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As snow melts, assess plant damage

Jeff Lowenfels

I see the paths in the wet snow. People are going out into their yards to check for winter damage as a result of the record snow of 2012. Of course, it is better to wait a bit for the lawn to dry out, but I suppose we can't help ourselves.

Let's start with hedges and landscape shrubs. Whew, what can I say? This was a bad year for them. We had a lot of snow and if these plants were not pruned properly, the weight was simply too much. Many had branches pushed to the ground. Some snapped.

Young hedge plants and shrubs will most likely recover, but you will have to be judicious when you prune this spring. Cut out any broken limbs and carefully prune around them to encourage branching and side shoots. You may have to shape the whole plant. Folks have been successful binding some limbs and branches with masking tape or by tying things up. You have to decide if it is worth the effort. Still, what have you to lose?

Large hedges (we have a 15-foot caragana) or parts of them were laid down by heavy snow. If you can prop these up again, they should recover. Try using some of your long-handled gardening tools as props (hoes, rakes and the like). Again, broken limbs need to be cut back to either a suitable juncture or to the trunk. Leave a small stub to heal over. Don't bother with coatings to seal off the cut. They are not needed.

Unfortunately, there isn't much you can to do fix any gaps in a hedge or big holes created in a shrub as a result of a broken limb or three. The take home is that these plants need to be shaped properly to handle snow. And some limbs may need propping up if we are to have another winter where it becomes impractical to knock snow off shrubbery after each snowfall.

The best advice of all is to buy plants suited for lots of snow. We obviously need them. Another reason not to get Mugho pines?

The more serious problem, also snow related I suppose, is the damage to the base trunks of hedges and shrubbery, and perhaps even young fruit and birch trees, caused by voles. They can girdle bark and once that happens, the plant is doomed. Try Plantskydd next year. It might help keep hungry voles at bay, or send them to the neighbors.

Speaking of Plantskydd, the tops of many a landscape shrub or hedge plant were fodder for the moose this winter. Again, a liberal dosing of a deterrent in the late fall is always in order, so remember for next winter. Incidentally, a bit of Plantskydd is in order right now if you can handle the chore of applying it. The moose are really hungry and, with the melting snow, emerging landscape plants are tempting and obviously fair game.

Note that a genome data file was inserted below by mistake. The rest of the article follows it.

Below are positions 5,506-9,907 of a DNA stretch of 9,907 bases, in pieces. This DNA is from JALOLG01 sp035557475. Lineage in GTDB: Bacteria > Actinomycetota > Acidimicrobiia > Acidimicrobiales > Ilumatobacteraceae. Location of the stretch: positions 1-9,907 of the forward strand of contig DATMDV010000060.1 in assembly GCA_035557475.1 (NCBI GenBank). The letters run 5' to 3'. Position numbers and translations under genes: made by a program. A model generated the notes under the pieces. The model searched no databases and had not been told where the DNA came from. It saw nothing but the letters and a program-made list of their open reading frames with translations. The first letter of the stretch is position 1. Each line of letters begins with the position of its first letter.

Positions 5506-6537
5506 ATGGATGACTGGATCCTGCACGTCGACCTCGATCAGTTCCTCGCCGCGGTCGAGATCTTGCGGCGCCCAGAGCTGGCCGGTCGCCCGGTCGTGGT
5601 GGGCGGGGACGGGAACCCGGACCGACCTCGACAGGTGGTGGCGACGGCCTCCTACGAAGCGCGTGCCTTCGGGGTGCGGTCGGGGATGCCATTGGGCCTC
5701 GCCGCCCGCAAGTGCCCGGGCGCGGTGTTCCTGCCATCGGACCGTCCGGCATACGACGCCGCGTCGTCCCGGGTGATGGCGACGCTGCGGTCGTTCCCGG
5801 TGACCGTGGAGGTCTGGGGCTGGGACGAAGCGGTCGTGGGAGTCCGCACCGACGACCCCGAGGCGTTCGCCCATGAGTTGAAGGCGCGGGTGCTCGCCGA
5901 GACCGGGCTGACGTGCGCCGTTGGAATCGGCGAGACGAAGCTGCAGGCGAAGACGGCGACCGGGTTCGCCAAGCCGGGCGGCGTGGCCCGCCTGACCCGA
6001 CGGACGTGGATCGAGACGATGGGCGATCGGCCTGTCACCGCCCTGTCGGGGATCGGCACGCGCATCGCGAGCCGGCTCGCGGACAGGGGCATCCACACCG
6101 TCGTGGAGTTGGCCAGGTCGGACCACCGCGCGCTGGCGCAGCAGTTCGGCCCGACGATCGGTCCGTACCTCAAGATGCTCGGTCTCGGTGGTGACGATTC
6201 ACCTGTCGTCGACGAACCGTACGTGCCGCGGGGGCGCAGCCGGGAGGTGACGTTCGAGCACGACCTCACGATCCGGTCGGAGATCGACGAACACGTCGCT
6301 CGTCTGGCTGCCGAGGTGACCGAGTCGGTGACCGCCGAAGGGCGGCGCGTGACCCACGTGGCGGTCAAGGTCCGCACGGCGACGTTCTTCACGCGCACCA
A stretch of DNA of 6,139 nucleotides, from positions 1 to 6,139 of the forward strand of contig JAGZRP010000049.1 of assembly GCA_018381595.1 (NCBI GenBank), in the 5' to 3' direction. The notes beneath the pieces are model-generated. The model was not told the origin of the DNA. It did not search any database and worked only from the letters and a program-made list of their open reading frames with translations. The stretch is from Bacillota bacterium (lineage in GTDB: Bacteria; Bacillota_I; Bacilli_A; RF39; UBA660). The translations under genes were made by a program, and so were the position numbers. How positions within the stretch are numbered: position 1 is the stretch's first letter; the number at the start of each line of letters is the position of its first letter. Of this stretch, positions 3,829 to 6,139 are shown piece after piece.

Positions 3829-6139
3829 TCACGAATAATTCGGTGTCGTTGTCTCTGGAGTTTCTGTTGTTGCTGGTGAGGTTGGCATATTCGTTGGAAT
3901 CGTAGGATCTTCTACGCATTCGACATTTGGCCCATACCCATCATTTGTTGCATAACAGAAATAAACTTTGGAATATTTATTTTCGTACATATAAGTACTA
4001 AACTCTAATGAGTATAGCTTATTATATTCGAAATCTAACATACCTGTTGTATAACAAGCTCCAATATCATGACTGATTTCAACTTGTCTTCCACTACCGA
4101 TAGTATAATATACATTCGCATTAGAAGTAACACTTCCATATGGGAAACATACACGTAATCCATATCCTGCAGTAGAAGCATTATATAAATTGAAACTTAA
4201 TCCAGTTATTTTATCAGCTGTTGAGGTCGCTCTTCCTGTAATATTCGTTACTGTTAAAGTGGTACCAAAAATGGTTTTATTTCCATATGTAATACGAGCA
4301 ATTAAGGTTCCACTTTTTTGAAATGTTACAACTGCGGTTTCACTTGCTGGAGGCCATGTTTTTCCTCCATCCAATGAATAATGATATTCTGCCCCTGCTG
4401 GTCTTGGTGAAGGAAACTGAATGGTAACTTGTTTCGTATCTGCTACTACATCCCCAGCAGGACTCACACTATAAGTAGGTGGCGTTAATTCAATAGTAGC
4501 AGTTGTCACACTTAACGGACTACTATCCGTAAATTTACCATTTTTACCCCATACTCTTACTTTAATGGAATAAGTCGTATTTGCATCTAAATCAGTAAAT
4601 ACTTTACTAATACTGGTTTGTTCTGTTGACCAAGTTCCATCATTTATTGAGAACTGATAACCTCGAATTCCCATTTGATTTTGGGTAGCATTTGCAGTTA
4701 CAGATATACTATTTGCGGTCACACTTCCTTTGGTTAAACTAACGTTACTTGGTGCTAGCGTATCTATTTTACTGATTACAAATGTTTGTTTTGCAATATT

As for trees this winter, the snow surely took out a lot of branches and limbs. Most of these were dead in the first instance and the snow prevented them from becoming danger limbs. All this detritus is great stuff in the compost pile, mowed into the lawn or used in the fire pit. Just remember that it would normally decay and feed the tree under which it fell. So, to be fair, put some of the compost under the tree if you don't mulch it in place with a mower. And keep an eye out for limbs that didn't come all the way down.

Most trees came through the weight of the snow fine, but many were mangled by moose. Some simply ate as they normally do, but as the snow got deeper, they had to jump up on hind legs and pull branches down to get any sustenance. This mangled and damaged some trees, pretty high up too. Keep an eye on these, perhaps pruning them back to a node. This is where a telescoping pruner comes in handy. I used to wonder why I needed to be able to get up 20 feet into the tree, but now I know; with 10 feet of snow on the ground, the moose were pretty high up in the first instance. Add their standing on hind quarters and you can figure out why some trees look a bit weird.

Fortunately, the snow doesn't harm lawns. Oh sure, there will be some spiderweb-like snow mold on some lawns. This will go away as a result of other natural fungal predators. And there will be lots of debris on them. Most of this is good stuff and should simply be mowed into the lawn, but not until it dries out, for Heaven's sake.

Jeff Lowenfels is a member of the Garden Writers Hall of Fame. You can reach him at and hear him on the Garden Party from 10 a.m.-noon on Saturdays on KBYR, 700 AM.

Garden calendar Alaska Master Gardeners Conference: Saturday, April 14. My friends Dr. Linda Chaulker Scott (garden myth breaker, though she doesn't believe in compost tea), Marion Owen (world class gardener and photographer from Kodiak), Patrick Ryan (of Garden Party and Alaska Botanical Garden Fame), Ritz Joe Schult (Fritz Creek Garden and Ace Peony grower) and a whole host of other great speakers will be presenting Saturday. Hurry to for information and to see if there is any room left. Vegetables to start from seed: Broccoli, cauliflower, kale, cabbage, head lettuce, pepper. Flowers to start from seed: Achimenes (tuber), brachyscome(15C), dianthus(5), Stock (need light), Lockspar (20C). Herbs to start from seed: Sorrel Nurseries: They are open and you must visit. Early birds get the worms. Yard work: Last call. It is time to pick up after rover. Wait any longer and you will be sorry. Frozen is better. Mycorrhizal fungi: Use it on all seeds and transplants except for those in the Cole family.

Jeff Lowenfels